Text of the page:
It was a remarkable spectacle in 2014. While BJP's rivals, especially in the Hindi heartland, were busy slicing and dicing data on caste equations, PM-aspirant Narendra Modi was telling rally after rally of packed audiences how he will bring achhe din. The more his rivals asked the electorate not to trust him, the more Modi talked about development. The opposition called him a 'polarising figure who will usher in riots', Modi said he will usher in vikaas.
The result was stunning. In Uttar Pradesh alone, BJP won 71 out of 80 seats. Dalits abandoned Mayawati and voted in droves for BJP's PM candidate. AAP chief Arvind Kejriwal ran a campaign of anger. Modi defeated him in Varanasi by a huge margin.
Writing for EPW, A K Verma analysed BJP's victory as "…it is significant that the party made electoral gains across all castes and communities and across all regions in the state. This victory signalled a paradigm shift in voter behaviour, with a preference for good governance and development pushing out the identity politics of caste and community."
Was it really a paradigm shift in voter behaviour? Was 2014 the year of enlightenment for Indian voters who suddenly realised that they had been taken for a merry ride by politicians in the name of caste and community equations? Were they eschewing identity politics and its trappings?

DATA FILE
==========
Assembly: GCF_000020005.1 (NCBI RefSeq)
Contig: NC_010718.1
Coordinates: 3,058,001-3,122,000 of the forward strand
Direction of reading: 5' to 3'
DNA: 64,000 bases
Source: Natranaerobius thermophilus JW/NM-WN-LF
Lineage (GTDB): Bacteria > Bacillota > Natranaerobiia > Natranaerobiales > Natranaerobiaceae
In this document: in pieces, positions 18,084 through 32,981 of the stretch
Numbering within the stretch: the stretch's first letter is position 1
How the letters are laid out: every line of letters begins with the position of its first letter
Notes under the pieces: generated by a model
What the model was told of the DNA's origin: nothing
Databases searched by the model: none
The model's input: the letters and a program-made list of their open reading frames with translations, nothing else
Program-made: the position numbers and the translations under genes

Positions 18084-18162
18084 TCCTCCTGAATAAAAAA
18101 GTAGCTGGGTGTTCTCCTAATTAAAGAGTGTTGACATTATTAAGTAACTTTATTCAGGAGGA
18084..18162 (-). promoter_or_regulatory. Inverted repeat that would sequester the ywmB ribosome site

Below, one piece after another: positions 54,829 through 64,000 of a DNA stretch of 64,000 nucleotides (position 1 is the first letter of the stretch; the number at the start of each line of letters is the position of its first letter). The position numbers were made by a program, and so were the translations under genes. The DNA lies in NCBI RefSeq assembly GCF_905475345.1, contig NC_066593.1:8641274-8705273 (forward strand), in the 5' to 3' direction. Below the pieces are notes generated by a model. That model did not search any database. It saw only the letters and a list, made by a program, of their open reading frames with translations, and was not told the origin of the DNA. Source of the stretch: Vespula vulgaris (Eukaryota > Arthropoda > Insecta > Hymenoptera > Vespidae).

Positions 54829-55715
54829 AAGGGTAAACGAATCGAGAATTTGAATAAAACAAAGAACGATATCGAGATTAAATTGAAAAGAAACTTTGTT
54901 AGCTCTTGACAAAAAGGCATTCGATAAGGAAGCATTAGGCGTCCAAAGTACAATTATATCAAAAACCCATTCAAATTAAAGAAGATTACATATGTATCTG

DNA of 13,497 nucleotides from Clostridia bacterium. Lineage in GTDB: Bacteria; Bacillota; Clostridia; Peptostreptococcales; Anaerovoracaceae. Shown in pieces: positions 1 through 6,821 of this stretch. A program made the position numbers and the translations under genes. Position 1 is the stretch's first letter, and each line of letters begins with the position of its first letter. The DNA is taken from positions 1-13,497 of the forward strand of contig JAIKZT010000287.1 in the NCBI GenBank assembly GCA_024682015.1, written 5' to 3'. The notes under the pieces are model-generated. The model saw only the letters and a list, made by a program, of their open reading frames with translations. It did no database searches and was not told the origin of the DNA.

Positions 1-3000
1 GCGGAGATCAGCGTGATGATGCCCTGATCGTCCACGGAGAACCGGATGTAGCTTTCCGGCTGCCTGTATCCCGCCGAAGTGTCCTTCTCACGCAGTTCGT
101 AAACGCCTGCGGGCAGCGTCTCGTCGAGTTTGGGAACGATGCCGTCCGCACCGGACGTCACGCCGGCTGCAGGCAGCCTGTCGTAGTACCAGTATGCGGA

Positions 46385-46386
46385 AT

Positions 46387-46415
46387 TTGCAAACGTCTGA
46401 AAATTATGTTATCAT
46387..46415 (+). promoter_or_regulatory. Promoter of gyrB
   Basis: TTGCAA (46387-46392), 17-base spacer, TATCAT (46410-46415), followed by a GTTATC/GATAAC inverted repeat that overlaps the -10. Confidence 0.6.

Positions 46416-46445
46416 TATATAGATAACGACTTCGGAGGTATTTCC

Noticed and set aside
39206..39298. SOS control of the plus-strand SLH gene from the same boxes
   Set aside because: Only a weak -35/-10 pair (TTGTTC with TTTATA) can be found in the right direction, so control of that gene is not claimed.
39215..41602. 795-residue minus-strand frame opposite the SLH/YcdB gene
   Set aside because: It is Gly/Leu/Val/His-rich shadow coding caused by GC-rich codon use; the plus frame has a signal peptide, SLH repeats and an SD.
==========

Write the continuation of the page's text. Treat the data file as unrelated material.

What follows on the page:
Unlikely. Subsequent elections have shown a depressing return to 'normalcy'. In Bihar, for instance, mahagathbandhan trounced BJP and a former chief minister who served jail time for corruption bagged the most votes.
The inescapable conclusion seems to be that in 2014 Modi had a better narrative than his opponents. To the electorate, pushed against the wall by a non-performing government at the Centre, Modi's promise of 'better days' made more sense than apocalyptic fear of riots.
BJP's early campaign script for 2017 Assembly polls promised to take off from where Modi had left in 2014. There seemed to be, despite media reports of social engineering and a soft Hindutva line, a renewed and refreshing focus on development. In early January, BJP's campaign language was one of hope, aspiration, fight against black money and a call to rise above caste equations in a mindbogglingly complex demographic.
It appeared that BJP planned to keep it simple. 'Vote for us, and we will bring vikaas'.
As Samajwadi Party, by chance or design, got sucked into the vortex of a family battle, Congress's khatias were up for grabs and Mayawati was busy playing Muslim card, Modi asked the electorate in Lucknow to rise above caste and vote for development.
"We want development of the country, better health facilities and poverty eradication. It will not happen till UP doesn’t develop. We have to change the fate of UP, only then the country will develop." In a rhetorical flourish, he added: "I say change notes, they say remove Modi. We say fight against corruption, but these parties say remove Modi. We say end the menace of black money, but these parties want to remove Modi.”